How many of us ever find what we seek? For most, it seems, the finding has given way to perpetual seeking, which becomes an end in itself. We like to think we are getting somewhere without really noticing where we are. We lose our way because we do not seek as a small child would, with no particular end in view.
When my oldest son was still barely more than a toddler I used to take him for walks to a nearby playground and then around a small pond before returning home. I would tell him we were going to the playground, but to a child that age a destination is only dimly associated with actually arriving somewhere. For him the adventure began as soon as we stepped outside. There were butterflies to chase, dandelions to pick, and stray cats to befriend, as well as endless nooks and crannies to explore along the way. A short walk to the playground, with a swing around the pond, could easily take an hour or more, an eternity for a small boy.
One difference between man and boy is that a man generally gets lost seeking some destination, whereas a small boy is lost when he can't find his way home. Henry Thoreau was in little danger of losing his way in either case, since he stuck close to home most of his life, only occasionally venturing outside New England. "I have traveled a good deal in Concord," he wrote in Walden, without a trace of irony. He saw no need to set out to discover the world, preferring to sit by the hour at the door of his little cabin in the woods and let the world come to him. In one of his journal entries, he wrote, "The man who is often thinking that it is better to be somewhere else than where he is excommunicates himself."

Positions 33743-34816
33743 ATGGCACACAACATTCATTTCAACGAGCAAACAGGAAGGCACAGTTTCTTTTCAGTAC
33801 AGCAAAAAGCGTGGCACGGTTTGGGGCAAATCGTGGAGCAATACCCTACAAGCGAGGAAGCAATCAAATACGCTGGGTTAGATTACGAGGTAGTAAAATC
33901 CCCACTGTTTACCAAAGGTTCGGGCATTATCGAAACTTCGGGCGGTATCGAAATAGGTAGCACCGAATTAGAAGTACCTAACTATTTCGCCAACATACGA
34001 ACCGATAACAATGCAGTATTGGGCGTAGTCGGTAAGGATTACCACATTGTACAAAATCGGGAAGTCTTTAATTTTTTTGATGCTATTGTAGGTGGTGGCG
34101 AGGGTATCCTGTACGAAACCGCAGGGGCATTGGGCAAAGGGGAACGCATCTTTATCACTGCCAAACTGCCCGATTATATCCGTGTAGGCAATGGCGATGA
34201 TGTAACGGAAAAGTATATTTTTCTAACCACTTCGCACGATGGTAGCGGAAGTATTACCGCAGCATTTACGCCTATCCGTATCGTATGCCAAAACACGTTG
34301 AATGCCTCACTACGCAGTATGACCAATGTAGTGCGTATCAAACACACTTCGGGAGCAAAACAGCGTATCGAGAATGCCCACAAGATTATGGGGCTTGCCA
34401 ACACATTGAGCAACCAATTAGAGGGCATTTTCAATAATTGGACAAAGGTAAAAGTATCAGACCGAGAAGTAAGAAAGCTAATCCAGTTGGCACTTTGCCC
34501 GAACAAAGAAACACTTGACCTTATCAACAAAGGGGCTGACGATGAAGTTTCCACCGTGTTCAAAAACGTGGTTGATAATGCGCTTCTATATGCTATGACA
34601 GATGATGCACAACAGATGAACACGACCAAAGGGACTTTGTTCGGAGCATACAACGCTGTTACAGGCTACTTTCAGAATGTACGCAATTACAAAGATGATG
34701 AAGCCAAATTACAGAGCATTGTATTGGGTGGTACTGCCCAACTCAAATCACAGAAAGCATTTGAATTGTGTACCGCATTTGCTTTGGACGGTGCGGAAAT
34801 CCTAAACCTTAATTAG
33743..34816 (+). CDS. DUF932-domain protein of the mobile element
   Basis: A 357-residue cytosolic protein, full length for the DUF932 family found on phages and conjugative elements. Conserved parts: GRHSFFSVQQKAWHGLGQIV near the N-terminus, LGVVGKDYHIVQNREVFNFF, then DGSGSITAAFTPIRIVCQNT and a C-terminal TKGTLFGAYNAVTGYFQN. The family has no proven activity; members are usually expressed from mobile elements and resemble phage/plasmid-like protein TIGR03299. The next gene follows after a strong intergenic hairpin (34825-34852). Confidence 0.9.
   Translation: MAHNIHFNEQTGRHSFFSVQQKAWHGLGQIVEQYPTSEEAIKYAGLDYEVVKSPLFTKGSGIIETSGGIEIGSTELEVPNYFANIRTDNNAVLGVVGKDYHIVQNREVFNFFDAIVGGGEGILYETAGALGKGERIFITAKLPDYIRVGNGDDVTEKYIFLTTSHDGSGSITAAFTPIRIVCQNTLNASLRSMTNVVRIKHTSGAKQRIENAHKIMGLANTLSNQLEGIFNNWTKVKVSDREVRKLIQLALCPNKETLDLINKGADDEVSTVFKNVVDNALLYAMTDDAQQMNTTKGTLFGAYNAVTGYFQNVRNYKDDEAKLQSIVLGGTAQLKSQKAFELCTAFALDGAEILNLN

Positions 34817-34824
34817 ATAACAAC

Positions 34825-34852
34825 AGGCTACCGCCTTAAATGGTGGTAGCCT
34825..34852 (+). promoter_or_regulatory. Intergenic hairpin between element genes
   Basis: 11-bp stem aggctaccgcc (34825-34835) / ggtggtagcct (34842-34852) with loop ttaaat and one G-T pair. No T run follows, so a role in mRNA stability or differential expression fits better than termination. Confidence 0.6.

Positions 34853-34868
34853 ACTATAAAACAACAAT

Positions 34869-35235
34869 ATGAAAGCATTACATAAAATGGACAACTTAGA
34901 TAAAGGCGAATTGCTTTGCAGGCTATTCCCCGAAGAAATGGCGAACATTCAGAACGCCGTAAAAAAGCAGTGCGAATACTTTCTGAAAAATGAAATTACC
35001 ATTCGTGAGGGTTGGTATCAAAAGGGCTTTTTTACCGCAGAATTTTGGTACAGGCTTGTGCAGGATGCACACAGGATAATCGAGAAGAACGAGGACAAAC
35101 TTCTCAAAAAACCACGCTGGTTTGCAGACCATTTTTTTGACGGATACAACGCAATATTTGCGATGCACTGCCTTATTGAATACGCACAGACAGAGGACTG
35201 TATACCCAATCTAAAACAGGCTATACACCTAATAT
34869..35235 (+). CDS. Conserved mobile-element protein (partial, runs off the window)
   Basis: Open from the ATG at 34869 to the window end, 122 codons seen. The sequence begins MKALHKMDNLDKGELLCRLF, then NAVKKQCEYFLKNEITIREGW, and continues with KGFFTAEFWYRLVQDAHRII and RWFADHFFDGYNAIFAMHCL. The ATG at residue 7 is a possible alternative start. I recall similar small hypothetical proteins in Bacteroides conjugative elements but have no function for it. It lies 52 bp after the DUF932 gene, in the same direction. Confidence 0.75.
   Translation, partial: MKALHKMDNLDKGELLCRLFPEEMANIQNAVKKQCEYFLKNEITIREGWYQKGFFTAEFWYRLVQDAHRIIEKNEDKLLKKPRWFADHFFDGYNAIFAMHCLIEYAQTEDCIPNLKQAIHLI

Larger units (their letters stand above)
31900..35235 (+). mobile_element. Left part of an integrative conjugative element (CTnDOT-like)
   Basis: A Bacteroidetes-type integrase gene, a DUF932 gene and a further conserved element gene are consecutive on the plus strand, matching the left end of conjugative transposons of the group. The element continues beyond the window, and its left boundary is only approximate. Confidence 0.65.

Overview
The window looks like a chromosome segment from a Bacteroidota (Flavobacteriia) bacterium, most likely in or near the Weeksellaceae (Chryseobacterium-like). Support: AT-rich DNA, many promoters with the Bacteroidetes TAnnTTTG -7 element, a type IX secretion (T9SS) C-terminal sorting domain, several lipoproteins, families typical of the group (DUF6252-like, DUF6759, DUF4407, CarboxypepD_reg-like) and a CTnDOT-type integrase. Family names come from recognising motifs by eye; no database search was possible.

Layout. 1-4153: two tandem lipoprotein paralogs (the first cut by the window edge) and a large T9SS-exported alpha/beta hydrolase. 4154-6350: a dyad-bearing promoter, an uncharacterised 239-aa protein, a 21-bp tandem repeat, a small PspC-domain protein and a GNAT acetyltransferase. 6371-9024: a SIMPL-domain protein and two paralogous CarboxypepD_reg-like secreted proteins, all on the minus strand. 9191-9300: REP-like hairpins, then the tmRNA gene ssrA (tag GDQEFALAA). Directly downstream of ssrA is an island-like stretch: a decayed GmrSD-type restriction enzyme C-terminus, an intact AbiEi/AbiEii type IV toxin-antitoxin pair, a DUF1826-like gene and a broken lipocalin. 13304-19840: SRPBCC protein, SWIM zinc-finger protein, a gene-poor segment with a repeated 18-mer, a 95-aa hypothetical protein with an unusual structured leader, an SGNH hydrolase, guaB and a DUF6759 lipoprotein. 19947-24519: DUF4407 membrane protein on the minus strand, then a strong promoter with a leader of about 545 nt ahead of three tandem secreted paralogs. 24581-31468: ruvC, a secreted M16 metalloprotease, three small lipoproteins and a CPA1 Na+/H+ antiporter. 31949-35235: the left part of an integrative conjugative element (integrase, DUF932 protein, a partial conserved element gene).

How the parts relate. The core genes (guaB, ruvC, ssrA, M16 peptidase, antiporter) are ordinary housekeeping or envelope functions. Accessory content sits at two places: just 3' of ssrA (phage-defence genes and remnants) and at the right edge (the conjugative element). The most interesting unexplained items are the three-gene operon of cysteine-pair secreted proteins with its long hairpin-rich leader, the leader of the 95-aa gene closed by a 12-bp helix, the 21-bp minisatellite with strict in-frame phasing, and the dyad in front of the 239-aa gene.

The message that Jesus brought to the world was essentially this. To those who looked elsewhere for redemption, he said, "The kingdom of God is at hand." He did not invoke Israel's past greatness or the promise of future glory. He meant right now. As the Apostle Paul said, "Behold, now is the acceptable time; behold, now is the day of salvation." God's kingdom eludes our grasp only because we blindly refuse to believe it is within reach. This was something Thoreau understood better than most. He knew you don't have to look far to find what you seek. You just have to be awake.
Henry Thoreau, Walden; Journal of Henry David Thoreau
2 Corinthians 6:2